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Economies of Archaic Sicily: The Archeological Evidence from the Northeastern Euboian Settlements

  • Author(s): Rygorsky, Joel Morris
  • Advisor(s): Mackil, Emily
  • et al.

This dissertation concerns the economic history of a group of four Sicilian Greek settlements during the archaic period (c.730-490 B.C.), Naxos, Katane, Leontinoi, and Zankle, all located on the north or east coast, and all purportedly settled by Euboians. The modern historiography on this issue has thus far prioritized the testimony of ancient literary sources, leaving archaeological evidence comparatively underutilized. The body of evidence I use to conduct this study consists primarily of the information and artifacts recovered through excavation of these sites. Such an approach deviates from modern study of the "ancient economy," and the economies of these four places in particular. The aim is to create an understanding of the early economies of these settlements, and to examine the ways in which their economies thrived and evolved through the introduction of coinage at the end of the sixth century.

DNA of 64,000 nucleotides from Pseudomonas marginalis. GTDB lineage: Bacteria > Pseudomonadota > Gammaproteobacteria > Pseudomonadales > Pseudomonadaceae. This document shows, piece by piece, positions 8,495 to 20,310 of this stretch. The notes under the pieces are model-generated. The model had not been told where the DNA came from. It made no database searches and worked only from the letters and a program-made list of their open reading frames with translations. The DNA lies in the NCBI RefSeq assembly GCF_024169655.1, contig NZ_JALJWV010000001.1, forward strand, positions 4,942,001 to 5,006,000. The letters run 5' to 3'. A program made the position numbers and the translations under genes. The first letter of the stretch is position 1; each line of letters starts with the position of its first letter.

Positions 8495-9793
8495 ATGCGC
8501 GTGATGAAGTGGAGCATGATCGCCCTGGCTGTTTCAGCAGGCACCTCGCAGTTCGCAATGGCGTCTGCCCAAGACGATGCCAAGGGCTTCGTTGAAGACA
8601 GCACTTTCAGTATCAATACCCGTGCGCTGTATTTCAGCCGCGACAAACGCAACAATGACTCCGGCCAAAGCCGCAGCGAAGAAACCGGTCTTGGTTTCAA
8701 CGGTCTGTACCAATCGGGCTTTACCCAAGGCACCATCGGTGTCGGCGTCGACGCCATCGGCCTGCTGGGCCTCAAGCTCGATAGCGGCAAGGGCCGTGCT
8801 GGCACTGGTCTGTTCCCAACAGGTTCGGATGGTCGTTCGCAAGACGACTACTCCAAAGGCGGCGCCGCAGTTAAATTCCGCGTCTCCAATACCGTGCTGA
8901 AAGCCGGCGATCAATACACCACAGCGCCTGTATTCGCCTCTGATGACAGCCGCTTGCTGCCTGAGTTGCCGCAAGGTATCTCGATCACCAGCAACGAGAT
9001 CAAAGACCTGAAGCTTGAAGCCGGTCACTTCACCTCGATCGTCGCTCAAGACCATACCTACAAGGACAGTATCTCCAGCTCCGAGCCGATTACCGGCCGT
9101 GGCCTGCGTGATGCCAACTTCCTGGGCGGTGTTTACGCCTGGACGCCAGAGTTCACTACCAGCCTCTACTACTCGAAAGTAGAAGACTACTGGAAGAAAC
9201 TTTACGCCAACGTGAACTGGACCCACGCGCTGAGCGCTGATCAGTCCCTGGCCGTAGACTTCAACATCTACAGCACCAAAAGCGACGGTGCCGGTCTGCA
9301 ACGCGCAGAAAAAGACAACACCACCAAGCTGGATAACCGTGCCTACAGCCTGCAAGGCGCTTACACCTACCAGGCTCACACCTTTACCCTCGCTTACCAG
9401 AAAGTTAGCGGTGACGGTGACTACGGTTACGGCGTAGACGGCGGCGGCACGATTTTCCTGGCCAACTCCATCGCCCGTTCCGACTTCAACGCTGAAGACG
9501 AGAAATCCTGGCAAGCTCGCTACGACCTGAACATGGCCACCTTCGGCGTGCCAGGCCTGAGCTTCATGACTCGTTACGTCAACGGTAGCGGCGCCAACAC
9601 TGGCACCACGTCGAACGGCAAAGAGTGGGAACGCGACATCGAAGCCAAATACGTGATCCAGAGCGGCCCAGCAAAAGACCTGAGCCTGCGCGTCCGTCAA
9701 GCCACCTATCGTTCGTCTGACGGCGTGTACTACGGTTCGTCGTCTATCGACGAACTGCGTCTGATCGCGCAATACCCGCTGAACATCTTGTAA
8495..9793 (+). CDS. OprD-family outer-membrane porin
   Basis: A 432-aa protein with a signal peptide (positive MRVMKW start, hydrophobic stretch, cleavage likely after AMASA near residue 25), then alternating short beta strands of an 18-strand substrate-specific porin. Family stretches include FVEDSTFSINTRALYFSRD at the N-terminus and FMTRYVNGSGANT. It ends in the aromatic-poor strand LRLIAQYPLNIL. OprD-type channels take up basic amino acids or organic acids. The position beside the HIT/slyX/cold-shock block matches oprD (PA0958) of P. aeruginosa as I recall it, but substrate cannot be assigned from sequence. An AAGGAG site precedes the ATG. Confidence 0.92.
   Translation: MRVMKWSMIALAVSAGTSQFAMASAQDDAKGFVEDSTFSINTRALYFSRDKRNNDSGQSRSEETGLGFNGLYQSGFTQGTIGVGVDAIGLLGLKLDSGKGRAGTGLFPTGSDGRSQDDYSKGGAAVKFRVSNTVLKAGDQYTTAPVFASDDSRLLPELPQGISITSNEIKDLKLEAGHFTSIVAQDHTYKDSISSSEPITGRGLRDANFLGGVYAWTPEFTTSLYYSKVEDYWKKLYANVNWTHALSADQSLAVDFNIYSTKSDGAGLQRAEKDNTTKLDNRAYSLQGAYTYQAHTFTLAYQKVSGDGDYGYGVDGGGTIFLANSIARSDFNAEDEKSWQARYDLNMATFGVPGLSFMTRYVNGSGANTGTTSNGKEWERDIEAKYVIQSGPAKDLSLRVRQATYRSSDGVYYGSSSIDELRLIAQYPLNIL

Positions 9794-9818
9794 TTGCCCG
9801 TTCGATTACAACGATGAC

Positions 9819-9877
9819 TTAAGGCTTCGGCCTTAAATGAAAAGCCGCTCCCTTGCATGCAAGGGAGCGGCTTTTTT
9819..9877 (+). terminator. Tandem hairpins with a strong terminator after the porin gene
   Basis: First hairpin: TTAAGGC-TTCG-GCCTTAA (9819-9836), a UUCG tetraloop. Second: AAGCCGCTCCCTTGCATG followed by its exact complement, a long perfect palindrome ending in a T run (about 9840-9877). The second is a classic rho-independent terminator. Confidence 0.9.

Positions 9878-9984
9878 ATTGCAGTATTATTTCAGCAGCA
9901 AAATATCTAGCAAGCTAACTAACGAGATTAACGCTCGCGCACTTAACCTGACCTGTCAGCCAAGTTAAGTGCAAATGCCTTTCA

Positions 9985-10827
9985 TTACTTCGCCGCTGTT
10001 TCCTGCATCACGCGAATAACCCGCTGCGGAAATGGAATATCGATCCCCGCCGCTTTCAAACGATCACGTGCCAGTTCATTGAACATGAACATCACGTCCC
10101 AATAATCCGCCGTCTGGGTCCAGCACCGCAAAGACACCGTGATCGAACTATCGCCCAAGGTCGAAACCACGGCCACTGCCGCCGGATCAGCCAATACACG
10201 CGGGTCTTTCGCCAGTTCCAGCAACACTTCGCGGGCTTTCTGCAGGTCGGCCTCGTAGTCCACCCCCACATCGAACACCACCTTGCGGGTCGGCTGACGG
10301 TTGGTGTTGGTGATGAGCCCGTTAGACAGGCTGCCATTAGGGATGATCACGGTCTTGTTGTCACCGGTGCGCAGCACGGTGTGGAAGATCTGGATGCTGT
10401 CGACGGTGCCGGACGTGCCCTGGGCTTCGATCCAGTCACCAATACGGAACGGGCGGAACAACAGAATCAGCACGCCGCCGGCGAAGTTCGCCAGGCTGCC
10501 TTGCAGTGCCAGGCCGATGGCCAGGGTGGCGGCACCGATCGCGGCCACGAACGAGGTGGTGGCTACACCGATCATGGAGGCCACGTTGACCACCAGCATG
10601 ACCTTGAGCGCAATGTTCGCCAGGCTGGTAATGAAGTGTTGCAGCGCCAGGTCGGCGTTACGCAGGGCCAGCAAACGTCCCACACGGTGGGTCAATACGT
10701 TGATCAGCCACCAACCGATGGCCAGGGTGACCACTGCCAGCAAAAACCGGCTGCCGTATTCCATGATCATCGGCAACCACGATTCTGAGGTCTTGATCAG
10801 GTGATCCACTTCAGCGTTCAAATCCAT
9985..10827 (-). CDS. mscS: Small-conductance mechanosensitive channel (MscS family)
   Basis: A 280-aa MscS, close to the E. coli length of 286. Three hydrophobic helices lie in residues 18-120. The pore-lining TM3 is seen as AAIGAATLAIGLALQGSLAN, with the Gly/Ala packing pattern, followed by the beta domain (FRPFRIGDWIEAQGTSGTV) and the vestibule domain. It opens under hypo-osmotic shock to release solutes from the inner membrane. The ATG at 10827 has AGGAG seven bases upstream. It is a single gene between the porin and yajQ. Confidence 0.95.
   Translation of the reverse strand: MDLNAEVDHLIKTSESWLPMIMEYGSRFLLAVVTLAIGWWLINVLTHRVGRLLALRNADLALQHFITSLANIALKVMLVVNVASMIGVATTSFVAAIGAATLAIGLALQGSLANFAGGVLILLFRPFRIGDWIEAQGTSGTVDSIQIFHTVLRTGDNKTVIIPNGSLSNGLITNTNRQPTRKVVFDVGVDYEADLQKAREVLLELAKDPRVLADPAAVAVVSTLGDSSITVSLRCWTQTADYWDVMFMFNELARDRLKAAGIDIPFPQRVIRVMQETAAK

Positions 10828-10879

Naxos, Leontionoi, Katane, and Zankle were all born in a peak period of mobility and connectivity. The very existence of apoikiai such as these depended upon the movement of large numbers of people over a long distance, and their subsequent growth and success hinged in large part upon the continual movement of both people and goods over distances both long and short. However, even in the circumstance of intense redistribution fostered by the condition of hyperconnectivity, production must have remained a necessary and key component of the economy of any permanent settlement. From the moment in the archaeological record that we can detect their presence, Greek settlers at Naxos, Leontinoi, Katane, and Zankle were engaging in acts of production and redistribution. The original rationale for each individual settlement need not matter, and its consideration may in fact prove counterproductive for these understanding the structure and functioning of economic life. For the initial idea of these places, in addition to not being recoverable in any sort of reliable way, may not necessarily bear a correlation to what they eventually or even quickly became. When considering the economies of these settlements during the archaic period, the question is not whether they were fully formed and functioning systems consisting of regular and robust acts of production, redistribution and consumption, but rather how the structure of these three basic sectors of economic activity enabled, impeded, altered, or generally affected one another.